Do you ever feel like you’re on a hamster wheel and you just can’t get off? When you’re on the hamster wheel, your little feet keep running in the same pattern, following your line of sight, no matter how you try to escape. It has to be tiring for the hamster because it definitely gets old to watch after a while.
Hamsters can suffer from wheel addiction when it’s the only tool in their cage, and the same is true for you. Self-sabotage refers to behaviors or thought patterns that you constantly return to which simultaneously prevent you from doing what you want to do.
Unfortunately, like hamsters, you can sabotage yourself by continuing to choose the one tool, or strategy, you’ve learned to rely on. You continue to choose that strategy even when you know it’s no longer helping and you have a desire to get off.
What are those self-sabotaging strategies? They can be:
One of the reasons self-sabotage is frustrating is because it contradicts your actual values. As much as you like to pretend that it’s something that just happens, that’s not true. Self-sabotage is, in fact, a reflection of choice. It’s heartbreaking to observe and experience, but I have good news. You can break the cycle.
It’s time to figure out your behavior patterns to get ahead of them. The following solutions will help you stop self-sabotaging if you incorporate them into your life. You don’t have to continue to war with yourself any longer.
Could your perfectionism be an even greater disguise for an addiction to approval that you’ve developed and masked over the years? Let’s rip the bandaid off and admit that it feels great to hear others admire how impressive you are. It’s human nature, and you don’t have to feel bad about that. You do need to be aware of it, though.
I want you to reflect on how much priority you’ve assigned to other people’s opinions when you prepare to do something new. High-performing individuals become conditioned to expect others’ approval, but I want you to remember that your value is not conditional.
You’re doing great work. However, that work will continue to be sabotaged if you’re a perfectionist. As I’ve shared before, when you chase perfection, you set yourself up for disappointment. All too easily, perfectionism is used as a form of procrastination.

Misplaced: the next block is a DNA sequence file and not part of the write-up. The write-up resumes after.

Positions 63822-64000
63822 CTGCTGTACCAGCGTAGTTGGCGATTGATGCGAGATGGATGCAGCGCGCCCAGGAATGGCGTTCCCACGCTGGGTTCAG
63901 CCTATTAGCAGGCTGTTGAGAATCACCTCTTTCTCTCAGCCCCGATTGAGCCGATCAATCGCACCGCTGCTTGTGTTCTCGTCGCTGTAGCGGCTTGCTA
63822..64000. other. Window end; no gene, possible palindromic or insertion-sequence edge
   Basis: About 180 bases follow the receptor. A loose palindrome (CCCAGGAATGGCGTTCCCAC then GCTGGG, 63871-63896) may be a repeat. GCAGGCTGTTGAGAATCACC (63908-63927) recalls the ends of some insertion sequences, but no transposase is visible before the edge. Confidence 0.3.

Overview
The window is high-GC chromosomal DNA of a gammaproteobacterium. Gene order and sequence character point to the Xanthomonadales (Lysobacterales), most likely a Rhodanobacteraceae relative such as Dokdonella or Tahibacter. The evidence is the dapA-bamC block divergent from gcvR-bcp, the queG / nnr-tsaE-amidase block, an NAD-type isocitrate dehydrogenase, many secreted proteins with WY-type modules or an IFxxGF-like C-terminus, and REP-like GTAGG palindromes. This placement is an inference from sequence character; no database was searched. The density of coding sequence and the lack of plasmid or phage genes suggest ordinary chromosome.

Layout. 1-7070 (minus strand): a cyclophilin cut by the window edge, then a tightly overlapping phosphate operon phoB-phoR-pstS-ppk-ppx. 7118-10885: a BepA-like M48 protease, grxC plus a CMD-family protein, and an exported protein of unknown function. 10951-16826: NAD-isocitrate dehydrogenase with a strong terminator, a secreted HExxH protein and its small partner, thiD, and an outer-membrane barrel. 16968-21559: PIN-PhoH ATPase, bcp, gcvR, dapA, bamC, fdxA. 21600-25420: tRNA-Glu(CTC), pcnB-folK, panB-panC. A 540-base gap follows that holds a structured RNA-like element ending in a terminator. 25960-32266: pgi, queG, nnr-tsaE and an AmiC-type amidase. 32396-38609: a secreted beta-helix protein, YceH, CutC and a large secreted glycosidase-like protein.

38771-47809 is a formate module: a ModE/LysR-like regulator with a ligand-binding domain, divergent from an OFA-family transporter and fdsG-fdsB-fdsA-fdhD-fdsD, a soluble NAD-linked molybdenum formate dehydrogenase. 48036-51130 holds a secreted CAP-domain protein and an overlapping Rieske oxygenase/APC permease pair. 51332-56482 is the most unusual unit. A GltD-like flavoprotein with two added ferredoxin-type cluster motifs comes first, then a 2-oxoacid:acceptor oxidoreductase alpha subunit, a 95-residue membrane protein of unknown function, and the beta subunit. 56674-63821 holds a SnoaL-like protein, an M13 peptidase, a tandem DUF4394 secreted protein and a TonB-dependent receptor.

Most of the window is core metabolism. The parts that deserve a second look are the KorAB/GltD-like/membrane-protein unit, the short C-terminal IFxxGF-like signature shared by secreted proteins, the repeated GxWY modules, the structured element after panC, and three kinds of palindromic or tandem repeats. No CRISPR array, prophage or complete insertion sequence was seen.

I recognize that your perfectionism may be grounded in the fear of looking incompetent, but you have to get out of your head. There will always be someone who will know more than you, but there is also someone who will know less and be interested in learning from you. You don’t know what others know.
It’s true that you can do your research, hire a coach, and identify your target audience. However, expertise will come with experience. There are some things that you just won’t learn until you begin to implement the strategies you’ve begun preparing to incorporate into your business.
When I first started coaching, I didn’t feel I was very helpful. However, my clients kept coming back. My coach helped me learn that I couldn’t take my clients’ knowledge for granted. The same is true for you.
Don’t assume what your ideal clients know. Just begin to serve them and start learning how to problem solve through the art of failing fast.
Failing fast is the practice that ensures you make little mistakes early and learn from them quickly. It leads you to start demonstrating mastery much more quickly than had you just waited to begin. Let’s face it, perfectionism is not the same as doing your best. It’s a misnomer for excellence. You can’t serve others excellently until you start failing fast and learning faster.
Failure is a part of growth. You can implement these seven steps into your day to stop perfectionism if you’re ready.
How often do you put other people’s priorities above your own? It’s time to check those feelings you’re attempting to avoid to please others. You may struggle as a people pleaser because you feel an unnecessary sense of obligation or because you have a fear of being left out. Either way, that people-pleasing behavior is failing you.
People-pleasing will lead to stress, burnout, shallow relationships, and consistent feelings of frustration. Once you choose yourself and the life you want to live, you will begin to set boundaries that support your goals. Get in touch with yourself and consult your schedule before making commitments.
People-pleasing behaviors often result from a lack of authenticity on your part. Begin taking time before you engage with those with whom you feel insecure, before you respond to a request, or before you start taking initiative to lead a new endeavor. When you learn to check in with yourself and become connected to your true interests and goals, you’ll begin to act from an authentic place.
Try waiting at least 2 hours before responding to a request for your time. When you lengthen the time between the request and the reply you give, you’ll be more cautious about the opportunities you accept. Telling someone that you’ll get back to them will allow additional space and may even help you decline more confidently than you would in person.
Remember, whenever you say yes to other people’s priorities, it’s likely that you’re saying no to your own. It’s time for you to stop acting reactively. Become more proactive and prioritize the goals you believe are life-giving. Finding opportunities to move your goals forward will make saying no to others a lot easier.
Emotions can teach you about yourself if you let them. Sadness can teach you more about what you believe to be important. Frustration can help you recognize that you’re growing silent about something meaningful to you, and happiness can reveal that you’ve started focusing on the moment in front of you.